Commentary #10.5 (of 28): MASKS

masks-titleEvery so often (weekly at the moment), I’ll be writing a commentary about a story from EMPTY ROOMS LONELY COUNTRIES. Actually, in this case, this story does not appear in the book. But hey, it’s FREE! I’ll tackle the stories in the order they appear in the book. Given the nature of this exercise, I cannot guarantee that I won’t spoil specific details from the story. So you may want to return to the commentaries here when you’ve finished reading the book. If I don’t address an aspect of the story you were interested in, by all means leave a question at the end of this post and I’ll do my best to answer it.


This is Halloween of 1999.

One of the things that’s interesting is how Halloween has evolved with our generation, how we haven’t quite let go of it. It’s gone from being an event for children to something a little more risqué and mature for adults. Every year when there is the inevitable scare or warnings about the dangers of Halloween, it has always felt that this was our way of stalling a child’s involvement with the holiday, at least until their older, as if to suggest that Halloween was meant for adults all along.

One of the things about being in Poland these last six years was watching Halloween get bigger and bigger every year, and the celebration is clearly meant for adults. And we take it so seriously too, really embracing the ambiguities that come with the costumes and pretending.

I was playing the part of a successful writer, living in an obscure apartment in New Jersey, writing endlessly, waiting for all the words to die. She was playing the part of a brilliant artist, living in a skinny house in Georgetown, working passionately, waiting for her canvases to catch on fire. We were meeting because at this moment in the chronology it required that we meet and offer one another soundless inspiration; we were to be reciprocating muses. The set was a bar where the music was too loud and the beer was watered-down and cheap. We sipped our beers through our masks, read our lines through the eyeholes, and waited for the director, the one who disappeared behind the bar after he turned the camera on, to return and finally end this scene.

On reflection, it’s interesting that considering I had a fairly respectable job at the time, how often I lied about what I did for a living. Before, when I was simply a pharmacy technician, I never hesitated to tell people what I did, even when it clearly revealed how little money I made. But when I was in DC with Jenny, I’d lie without thinking twice: “Oh, yeah, I’m a writer…a successful one in the New England area,” or “I practice in Tampa. I have three offices in the bay area and I’m thinking of expanding.” Saying I was a writer wasn’t lying exactly, but the successful part was certainly wish fulfillment.

Still, this idea of pretending was an unavoidable theme when writing about Washington. I rarely met anyone there that had their shit together and were comfortable enough to be themselves. I never quite understood how Jenny could handle it as well as she did.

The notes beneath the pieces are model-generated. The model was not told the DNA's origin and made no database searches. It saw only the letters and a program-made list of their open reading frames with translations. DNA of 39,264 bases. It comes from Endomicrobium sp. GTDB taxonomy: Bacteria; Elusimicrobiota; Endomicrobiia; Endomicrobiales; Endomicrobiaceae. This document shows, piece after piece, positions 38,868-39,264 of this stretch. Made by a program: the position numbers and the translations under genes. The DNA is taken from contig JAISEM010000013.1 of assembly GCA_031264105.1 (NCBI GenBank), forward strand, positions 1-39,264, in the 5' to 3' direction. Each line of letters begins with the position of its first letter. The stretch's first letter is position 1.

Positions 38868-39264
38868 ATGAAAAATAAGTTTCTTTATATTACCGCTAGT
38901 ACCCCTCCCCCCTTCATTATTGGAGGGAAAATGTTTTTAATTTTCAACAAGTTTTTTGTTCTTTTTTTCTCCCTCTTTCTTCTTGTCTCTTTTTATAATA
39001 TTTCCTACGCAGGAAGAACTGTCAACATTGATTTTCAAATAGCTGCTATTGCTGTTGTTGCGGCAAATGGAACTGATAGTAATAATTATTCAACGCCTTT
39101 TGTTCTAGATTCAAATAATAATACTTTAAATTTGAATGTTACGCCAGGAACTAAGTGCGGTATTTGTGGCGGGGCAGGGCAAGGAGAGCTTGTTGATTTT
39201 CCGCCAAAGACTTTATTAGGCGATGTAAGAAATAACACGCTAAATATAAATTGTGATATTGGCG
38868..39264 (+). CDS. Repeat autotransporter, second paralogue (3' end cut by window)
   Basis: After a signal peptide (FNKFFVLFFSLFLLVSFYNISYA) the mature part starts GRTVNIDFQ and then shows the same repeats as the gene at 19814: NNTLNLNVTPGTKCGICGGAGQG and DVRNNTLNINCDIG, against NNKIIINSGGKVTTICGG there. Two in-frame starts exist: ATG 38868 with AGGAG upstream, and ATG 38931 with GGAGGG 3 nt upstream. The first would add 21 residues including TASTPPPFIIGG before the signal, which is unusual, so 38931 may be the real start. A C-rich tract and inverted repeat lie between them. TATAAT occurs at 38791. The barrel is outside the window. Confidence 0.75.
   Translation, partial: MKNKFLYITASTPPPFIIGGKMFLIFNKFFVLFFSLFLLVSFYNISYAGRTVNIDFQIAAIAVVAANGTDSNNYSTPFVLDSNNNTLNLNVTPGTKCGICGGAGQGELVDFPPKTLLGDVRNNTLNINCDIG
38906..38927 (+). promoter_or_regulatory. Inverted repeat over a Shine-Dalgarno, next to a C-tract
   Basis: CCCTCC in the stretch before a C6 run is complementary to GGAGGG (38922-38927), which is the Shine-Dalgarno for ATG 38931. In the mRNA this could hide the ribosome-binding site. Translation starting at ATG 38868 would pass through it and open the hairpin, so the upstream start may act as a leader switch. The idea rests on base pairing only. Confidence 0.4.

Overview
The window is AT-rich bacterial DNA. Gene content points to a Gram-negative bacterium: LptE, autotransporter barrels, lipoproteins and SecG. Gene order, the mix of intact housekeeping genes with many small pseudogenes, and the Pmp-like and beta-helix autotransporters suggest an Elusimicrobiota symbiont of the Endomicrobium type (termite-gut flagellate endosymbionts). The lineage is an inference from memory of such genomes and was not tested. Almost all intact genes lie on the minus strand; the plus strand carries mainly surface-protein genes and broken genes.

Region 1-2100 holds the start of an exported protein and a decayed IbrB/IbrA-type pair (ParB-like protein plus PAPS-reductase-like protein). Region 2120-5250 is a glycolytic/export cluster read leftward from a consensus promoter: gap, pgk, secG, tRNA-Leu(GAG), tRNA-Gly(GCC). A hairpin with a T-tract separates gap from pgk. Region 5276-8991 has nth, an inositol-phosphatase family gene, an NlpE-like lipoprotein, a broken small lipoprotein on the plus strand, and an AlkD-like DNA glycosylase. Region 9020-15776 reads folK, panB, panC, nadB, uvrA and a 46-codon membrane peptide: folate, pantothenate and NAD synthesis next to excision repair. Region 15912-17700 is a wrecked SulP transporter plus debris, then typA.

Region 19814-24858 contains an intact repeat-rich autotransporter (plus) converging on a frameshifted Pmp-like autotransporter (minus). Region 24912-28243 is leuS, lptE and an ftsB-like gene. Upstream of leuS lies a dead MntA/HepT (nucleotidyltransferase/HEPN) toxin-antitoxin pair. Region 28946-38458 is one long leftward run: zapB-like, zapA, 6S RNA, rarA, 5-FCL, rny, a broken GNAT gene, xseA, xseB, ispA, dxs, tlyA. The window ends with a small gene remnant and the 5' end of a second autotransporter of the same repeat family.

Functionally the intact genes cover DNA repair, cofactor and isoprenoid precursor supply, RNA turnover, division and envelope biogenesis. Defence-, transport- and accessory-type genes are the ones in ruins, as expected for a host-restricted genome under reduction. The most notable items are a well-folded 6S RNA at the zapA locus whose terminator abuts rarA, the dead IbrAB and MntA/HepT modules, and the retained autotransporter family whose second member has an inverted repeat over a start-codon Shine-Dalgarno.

On the way, I accidentally make eye contact with God. I decide to steer clear of him, but as the bartender hands me my beer, God is suddenly right next to me. “I’ll pay for this one,” he says.

He slouches over a bit on his stool and tells me that out of all of his inventions, his favorite is blueberries. “Delicious, absolutely delicious.”

I don’t know what I was shooting for with the scenes with God, though I like the mention of blueberries. As an atheist, I have a fascination with fictional depictions of fictional beings, and it’s fun to pretend what such a being would be like if he or she were suddenly in the room with you. The idea of a drunk god who was a little lost made a lot of sense in 1999. And in many ways, still does.

I remember Jenny not being particularly enthralled about the making out scene.

Go figure.

Next time, back to Empty Rooms Lonely Countries with “$24.99”.

Previous commentaries:

#1 “Cowboys and Indians”
#2 “Little Conundrums”
#2.5 “Playing With the Dead”**
#3 “The Illusion of Swing”
#4 “Kicking Love’s Ass”
#5 “On Being Velma-less”
#6 “Muted Porn”
#7 “Defying Gravity”
#8 “The Fifth Ocean”
#9 “One Dead (Potted) Plant”
#10 “Remembering Drajra”
#11 “Pancakes, Wishes and Other Tales”
#12 “Maintaining”
#13 “Before Waking”
#14 “Re:Flux”
#15 “This is Not for You”
#16 “The Mariachi”

Written by

Christian A. Dumais is an American writer, humorist and public speaker living in Wrocław, Poland. He has published fiction, journalism, and academic articles in several magazines and journals such as GUD, Shock Totem and Ha!Art. His first collection of short stories, Empty Rooms Lonely Countries, was published in 2009. He also created, edited, and contributed to Cover Stories, a euphictional anthology of 100 stories inspired by songs, which was published in 2010. His most recent book is SMASHED: The Life and Tweets of Drunk Hulk.

1 Comment

  • Nfpendleton

    I'd never read this story before getting the book, so that was a real treat. I love this one.

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